By JoJo Pastors and Tom Lauria
When shopping for wine, we are inundated with choices, and each is an opportunity to go beyond our comfort zone … Here’s “Everyday Wine Strategies” by lifestylist JoJo Pastors to help us navigate! Listen to John Carter of Wine and Cheese Radio in Napa and Santa Clarita CA interview JoJo this Friday April 6 at 12 pm West Coast time … re-airs on XM Sirius Channel 105 Entertainment and Talk Radio
If you’re like us, when we enter a new wine shop, we quickly surveil the layout of the store and see a wide variety of signs for each wine-making region, country of origin, and grape varietal. The typical selection is overwhelming and our initial optimism may quickly launch us into “default mode.”
When this “default mode” kicks in, we just want to pay our way out of this “minefield” … or “wine field” … of a wine store, snag a familiar wine and head to the nearest register! Instead, we encourage you to use this as an opportunity to explore an entirely new label or grape varietal.
There are many grape varietals from which we can chose, each and every one of them can be quite good. So don’t feel that you have to get a Chardonnay if you want a white wine, or a Merlot if you want a red. Often selecting the right wine is more about how you intend to consume it.
If you’re off to a picnic or barbecue, an inexpensive rose will surely come in handy. If you’re looking for a nice white wine to go with fish, such as Salmon or Sea Bass, you may want to try a light red such as Pinot Noir, which is a very versatile grape. Pinot Noir doesn’t have much bitter tannins, which is so common in heavier reds such as Merlot and Cabernet Sauvignon. If you have a friend who only drinks white wine because of the bitter tannins in heavier reds, a nice Pinot Noir may just win them over. Another direction you may point them in could be a slightly more full-bodied Cabernet Franc, which is a Bordeaux-style blend of two grape varietals, Cabernet Sauvignon and Merlot.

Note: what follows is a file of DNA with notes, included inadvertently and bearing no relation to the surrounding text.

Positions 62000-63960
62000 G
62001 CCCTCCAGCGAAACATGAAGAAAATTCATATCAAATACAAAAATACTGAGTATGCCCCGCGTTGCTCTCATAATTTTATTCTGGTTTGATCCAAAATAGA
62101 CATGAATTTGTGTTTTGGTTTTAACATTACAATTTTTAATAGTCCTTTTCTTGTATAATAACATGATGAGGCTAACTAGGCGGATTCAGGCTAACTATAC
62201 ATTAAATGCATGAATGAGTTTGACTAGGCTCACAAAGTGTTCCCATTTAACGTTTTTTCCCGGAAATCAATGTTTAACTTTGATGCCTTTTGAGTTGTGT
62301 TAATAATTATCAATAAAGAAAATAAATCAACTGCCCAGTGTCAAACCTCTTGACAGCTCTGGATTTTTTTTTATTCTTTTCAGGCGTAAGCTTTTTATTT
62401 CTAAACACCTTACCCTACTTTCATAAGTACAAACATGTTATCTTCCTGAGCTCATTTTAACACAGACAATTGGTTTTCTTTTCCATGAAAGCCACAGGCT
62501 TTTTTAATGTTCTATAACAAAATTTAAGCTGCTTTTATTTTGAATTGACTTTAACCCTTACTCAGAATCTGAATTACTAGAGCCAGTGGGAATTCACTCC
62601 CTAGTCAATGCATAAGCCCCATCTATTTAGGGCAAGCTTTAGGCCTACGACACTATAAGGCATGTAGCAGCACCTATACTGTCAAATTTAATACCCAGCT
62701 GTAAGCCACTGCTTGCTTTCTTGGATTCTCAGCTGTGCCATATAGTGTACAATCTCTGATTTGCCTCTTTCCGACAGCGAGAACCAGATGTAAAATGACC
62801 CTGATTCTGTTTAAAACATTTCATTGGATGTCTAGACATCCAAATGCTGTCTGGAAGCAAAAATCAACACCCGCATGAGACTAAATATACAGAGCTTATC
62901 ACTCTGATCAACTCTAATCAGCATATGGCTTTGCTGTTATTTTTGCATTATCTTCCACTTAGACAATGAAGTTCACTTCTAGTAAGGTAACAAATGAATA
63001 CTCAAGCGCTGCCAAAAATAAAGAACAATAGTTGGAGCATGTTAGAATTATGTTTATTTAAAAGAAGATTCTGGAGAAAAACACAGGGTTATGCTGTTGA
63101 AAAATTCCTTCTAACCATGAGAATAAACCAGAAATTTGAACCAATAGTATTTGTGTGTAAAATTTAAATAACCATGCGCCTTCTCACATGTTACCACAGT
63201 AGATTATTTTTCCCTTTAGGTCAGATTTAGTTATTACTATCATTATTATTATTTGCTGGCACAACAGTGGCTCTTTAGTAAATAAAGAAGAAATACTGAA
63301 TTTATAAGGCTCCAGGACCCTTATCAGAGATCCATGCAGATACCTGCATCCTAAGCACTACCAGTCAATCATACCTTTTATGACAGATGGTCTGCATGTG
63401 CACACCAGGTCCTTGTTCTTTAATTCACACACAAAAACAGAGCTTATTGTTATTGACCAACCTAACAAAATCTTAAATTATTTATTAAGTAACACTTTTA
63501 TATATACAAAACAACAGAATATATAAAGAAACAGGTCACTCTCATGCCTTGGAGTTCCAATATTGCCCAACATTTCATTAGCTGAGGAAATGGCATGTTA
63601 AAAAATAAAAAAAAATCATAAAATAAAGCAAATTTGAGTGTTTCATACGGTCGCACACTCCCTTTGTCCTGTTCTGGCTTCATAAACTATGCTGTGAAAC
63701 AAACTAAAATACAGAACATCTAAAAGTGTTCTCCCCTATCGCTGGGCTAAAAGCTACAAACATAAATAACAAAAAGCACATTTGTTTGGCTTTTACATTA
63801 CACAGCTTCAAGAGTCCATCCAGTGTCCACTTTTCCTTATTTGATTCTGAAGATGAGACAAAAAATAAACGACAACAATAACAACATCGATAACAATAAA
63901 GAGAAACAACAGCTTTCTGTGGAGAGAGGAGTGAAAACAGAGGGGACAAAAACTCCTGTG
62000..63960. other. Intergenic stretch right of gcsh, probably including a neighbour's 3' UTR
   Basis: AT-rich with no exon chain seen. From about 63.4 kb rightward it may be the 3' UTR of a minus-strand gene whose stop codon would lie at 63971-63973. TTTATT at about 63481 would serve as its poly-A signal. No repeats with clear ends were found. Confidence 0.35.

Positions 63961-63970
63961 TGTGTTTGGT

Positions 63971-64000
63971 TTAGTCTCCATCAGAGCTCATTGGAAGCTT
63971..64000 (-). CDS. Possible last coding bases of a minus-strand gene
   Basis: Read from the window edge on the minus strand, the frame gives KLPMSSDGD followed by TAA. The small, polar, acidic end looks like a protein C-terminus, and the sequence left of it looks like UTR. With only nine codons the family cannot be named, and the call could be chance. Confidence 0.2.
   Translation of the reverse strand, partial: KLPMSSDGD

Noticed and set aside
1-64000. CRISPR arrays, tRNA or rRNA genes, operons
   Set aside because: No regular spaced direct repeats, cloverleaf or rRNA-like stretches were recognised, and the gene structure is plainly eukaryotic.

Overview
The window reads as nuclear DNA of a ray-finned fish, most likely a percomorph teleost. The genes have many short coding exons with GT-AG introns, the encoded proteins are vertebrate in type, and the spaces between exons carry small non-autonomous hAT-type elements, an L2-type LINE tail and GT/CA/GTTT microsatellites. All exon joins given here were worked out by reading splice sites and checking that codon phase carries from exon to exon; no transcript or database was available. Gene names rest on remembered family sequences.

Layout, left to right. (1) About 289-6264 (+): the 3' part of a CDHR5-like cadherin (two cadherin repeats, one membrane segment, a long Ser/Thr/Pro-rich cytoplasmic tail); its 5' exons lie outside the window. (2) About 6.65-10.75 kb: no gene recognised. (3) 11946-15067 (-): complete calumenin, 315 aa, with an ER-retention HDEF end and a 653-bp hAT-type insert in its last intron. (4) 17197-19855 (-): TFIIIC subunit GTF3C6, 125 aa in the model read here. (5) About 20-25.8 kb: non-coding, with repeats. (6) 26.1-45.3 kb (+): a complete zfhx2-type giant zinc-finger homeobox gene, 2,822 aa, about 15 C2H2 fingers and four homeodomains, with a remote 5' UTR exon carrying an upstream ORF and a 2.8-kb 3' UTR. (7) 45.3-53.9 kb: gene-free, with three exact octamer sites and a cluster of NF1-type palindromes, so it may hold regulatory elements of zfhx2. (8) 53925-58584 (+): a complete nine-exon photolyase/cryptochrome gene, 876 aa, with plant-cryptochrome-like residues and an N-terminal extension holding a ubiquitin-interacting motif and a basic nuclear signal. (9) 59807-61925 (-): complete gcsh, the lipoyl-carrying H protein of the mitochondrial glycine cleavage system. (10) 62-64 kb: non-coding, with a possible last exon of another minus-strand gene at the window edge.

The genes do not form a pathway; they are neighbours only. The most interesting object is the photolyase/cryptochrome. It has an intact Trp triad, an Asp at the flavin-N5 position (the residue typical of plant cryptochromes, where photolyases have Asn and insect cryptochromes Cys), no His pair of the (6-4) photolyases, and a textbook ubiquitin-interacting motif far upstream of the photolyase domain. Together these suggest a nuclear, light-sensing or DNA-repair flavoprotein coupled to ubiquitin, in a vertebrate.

If you’re having a hearty steak dinner, a heavy red such as Cabernet Sauvignon will surely not be intimidated by the flavors in that incredible Filet Mignon or Cowboy Ribeye.
If you are going to your favorite BYOB restaurant with your favorite white wine, feel free to bring along a sparkler’ instead. Your fellow diners at the nearby tables will surely wonder what you’re celebrating when you pop that cork! If keeping a lower restaurant profile is more your style, a white wine from the Sancerre region of France may suit you for the occasion and are made from 100% Sauvignon Blanc grapes.
Besides having “trademark” vibrant acidity and “flinty notes,” the Sauvignon Blanc grape can be used pure and remain as a light white wine suitable for the most delicate of seafood. It’s perfectly suited to a dozen fresh oysters or lobster dinner! Speaking of which, we kind of wish we could join you over a few dozen oysters and a bottle of Sauvignon Blanc right now!
To be sure, not all white wines from the Sancerres region are pure Sauvignon Blancs, but not all Sauvignon Blancs are from Sancerres. There are plenty of great Sauvignon Blancs produced right here in America. And we sometimes enjoy a good rose blend of Sauvignon Blanc and Pinot Noir grapes when we’re in the mood for a bit more body.
Photo Credit: Salah Shbak
In addition to fine sparkling wine from the Champagne region of France, there are many great sparkling wines from Spain (“Cava”), Italy (“Prosecco”), and United States.. And be sure that many sparkling white wines are indeed made from that same Chardonnay grape you know and love. There are even quite a few good sparkling red wines as well!
Be sure to have fun with your selection! Wine selection and conversation doesn’t have to become a serious and stuffy debate over wine regions, “smokey flavors,” and “hints of blackberry.” In the end, we purchase wine to enjoy it in moderation and to enhance our dining experience and the company we’re with.
And while there are many desert wines, those from the French region of Sauternes produces a sweet white wine that is sure to please. Grapes from the Sauternes region are harvested when over-ripe. The residual sugar makes for quite a smooth and enjoyable desert wine. You may also like to try a nice “fortified” red wine from Portugal — they’re fortified with brandy. They are perhaps the most common of desert wines available at your local restaurant.
Photo Credit : Salah Shbak
It is possible to get very enjoyable wines at reasonable prices, as production methods are highly scientific and producer quality control is generally quite high. However, each geographic region, climate, soil condition, and producer is different. Some producers have far higher quality vines and incredibly flavorful grapes.
As general advice, try to rule out the cheapest and most expensive wines early on, start exploring wines somewhat in a lower price range, and work your way up a bit in price and see which wines you truly enjoy. When you find them, those wines will be satisfying to both your wine palate and budget!
And please always remember to be responsible in your consumption.